About the same as is going to be spent to save the Great Barrier Reef. No-one noticed until someone from the Mitchell Institute (a think tank at Victoria University) happened to be leafing through the budget papers. The Quality Agreement program for early childhood begun in 2009 is to be wound down and conclude from 30 June 2020.
- Director of the Mitchell Institute, Megan O’Connell, said Australia was already lagging the rest of the world by offering only one year of preschool for most children when two years was regarded as the international standard.
Australia ranks 23rd in the OECD in early childhood education (ECE) spending. Here we are from the NSW study A review of the effects of early childhood education:
Bad and getting worse. That study also indicates that ECE in Australia is overwhelmingly medium quality. A shame because quality programs make a difference.
- The OECD’s Program for International Student Assessment shows children who do not attend preschool rank about 450 points on a reading performance ranking by age 15. But children who do one year of preschool rank 480 and children who do more than two years rank over 500 points.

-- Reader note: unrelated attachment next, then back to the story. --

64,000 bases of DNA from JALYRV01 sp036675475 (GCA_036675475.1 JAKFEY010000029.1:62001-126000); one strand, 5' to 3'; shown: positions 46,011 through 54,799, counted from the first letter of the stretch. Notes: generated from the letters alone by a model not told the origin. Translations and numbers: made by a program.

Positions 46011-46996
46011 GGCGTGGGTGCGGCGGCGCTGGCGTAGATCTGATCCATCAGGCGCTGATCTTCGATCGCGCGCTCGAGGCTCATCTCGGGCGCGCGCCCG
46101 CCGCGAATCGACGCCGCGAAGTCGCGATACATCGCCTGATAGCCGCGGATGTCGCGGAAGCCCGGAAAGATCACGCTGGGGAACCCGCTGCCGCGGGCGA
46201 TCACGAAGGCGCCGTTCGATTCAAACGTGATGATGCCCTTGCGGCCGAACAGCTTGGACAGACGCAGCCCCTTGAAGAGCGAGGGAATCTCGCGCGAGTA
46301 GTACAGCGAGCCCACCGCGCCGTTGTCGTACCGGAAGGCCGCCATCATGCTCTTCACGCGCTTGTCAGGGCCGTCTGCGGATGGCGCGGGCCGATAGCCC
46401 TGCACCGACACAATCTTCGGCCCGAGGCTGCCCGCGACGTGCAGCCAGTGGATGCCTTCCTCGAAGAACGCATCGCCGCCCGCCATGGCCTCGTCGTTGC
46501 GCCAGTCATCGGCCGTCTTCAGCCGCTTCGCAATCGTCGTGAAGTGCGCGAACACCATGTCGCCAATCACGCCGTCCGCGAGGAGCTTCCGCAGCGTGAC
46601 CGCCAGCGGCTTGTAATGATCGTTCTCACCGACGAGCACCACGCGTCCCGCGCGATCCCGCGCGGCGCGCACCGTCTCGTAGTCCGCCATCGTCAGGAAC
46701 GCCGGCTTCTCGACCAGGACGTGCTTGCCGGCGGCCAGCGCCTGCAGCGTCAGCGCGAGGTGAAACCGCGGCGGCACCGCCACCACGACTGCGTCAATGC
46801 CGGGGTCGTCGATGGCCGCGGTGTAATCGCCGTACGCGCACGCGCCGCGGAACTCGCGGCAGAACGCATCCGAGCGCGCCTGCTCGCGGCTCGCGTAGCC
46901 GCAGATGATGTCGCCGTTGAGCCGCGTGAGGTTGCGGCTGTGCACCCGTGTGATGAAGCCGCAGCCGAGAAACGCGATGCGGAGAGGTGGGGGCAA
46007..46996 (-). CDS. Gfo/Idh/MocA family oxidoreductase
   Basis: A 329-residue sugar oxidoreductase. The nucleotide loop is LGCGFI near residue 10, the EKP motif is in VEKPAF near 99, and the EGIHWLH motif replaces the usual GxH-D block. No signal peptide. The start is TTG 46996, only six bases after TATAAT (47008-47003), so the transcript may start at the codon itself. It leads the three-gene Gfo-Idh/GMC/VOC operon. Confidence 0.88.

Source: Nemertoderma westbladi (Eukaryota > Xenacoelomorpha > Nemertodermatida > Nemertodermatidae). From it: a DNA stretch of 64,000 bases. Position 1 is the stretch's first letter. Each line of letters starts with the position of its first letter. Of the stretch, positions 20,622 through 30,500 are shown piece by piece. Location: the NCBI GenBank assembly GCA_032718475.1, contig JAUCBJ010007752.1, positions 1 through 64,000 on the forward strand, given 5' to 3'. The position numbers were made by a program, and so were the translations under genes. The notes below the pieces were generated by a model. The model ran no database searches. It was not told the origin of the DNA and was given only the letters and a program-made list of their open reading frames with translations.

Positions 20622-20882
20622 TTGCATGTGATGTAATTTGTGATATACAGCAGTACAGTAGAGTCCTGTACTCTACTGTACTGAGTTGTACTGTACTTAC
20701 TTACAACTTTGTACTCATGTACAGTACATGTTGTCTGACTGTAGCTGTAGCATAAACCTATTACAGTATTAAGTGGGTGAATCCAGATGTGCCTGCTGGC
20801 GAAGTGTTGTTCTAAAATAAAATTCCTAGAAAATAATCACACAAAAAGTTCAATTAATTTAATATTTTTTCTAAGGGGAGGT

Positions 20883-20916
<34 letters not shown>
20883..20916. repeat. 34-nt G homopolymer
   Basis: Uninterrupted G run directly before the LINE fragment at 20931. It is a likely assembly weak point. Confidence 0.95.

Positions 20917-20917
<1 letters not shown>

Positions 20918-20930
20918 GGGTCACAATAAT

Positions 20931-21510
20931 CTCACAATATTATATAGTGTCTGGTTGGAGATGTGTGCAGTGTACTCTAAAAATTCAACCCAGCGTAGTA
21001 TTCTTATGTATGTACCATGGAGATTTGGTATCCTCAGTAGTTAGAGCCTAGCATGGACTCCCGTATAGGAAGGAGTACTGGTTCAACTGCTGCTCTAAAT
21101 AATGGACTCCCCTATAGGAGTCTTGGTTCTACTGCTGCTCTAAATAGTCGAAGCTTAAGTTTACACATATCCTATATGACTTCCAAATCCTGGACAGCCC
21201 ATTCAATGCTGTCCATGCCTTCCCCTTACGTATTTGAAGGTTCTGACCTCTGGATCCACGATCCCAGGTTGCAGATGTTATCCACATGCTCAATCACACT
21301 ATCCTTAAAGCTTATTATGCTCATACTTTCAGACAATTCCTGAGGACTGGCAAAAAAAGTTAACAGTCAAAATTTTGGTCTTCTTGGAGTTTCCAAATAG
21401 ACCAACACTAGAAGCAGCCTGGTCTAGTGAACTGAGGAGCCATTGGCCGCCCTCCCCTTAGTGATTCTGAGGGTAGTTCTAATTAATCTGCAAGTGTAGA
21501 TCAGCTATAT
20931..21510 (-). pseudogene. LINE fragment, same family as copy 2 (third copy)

“Apart from literacy and numeracy there are benefits for children from disadvantaged backgrounds,” Ms O’Connell said. “There are social benefits, how to be resilient, how to cope with setbacks, how to work in solitary and in groups.”
It’s about life chances, especially for the underprivileged .We’ve known that since the High/Scope studies in the 1960s.
This is the kind of stupidity you get with an elitist and uncaring government values limiting government expenditure over the lives of the people.
- Labor will expand the federal public service and cut back on the use of contractors and consultants if it wins the next election, an announcement that will likely cause panic across the big four accounting and consulting firms Deloitte, EY, KPMG and PwC that have collectively won $1.7 billion in work over the past five years.
There is a prevailing attitude in the Turnbull government, the ACCC and elsewhere, that the private sector can do it better, and more efficiently giving batter value for money. Capitalists don’t usually bother to get out of bed unless they can get a return of about 15%, so the improved efficiency has to be unbelievaby better to fulfil that promise. Often the profit comes from hiring staff from labour hire companies at rates about a third lower than the previous norm.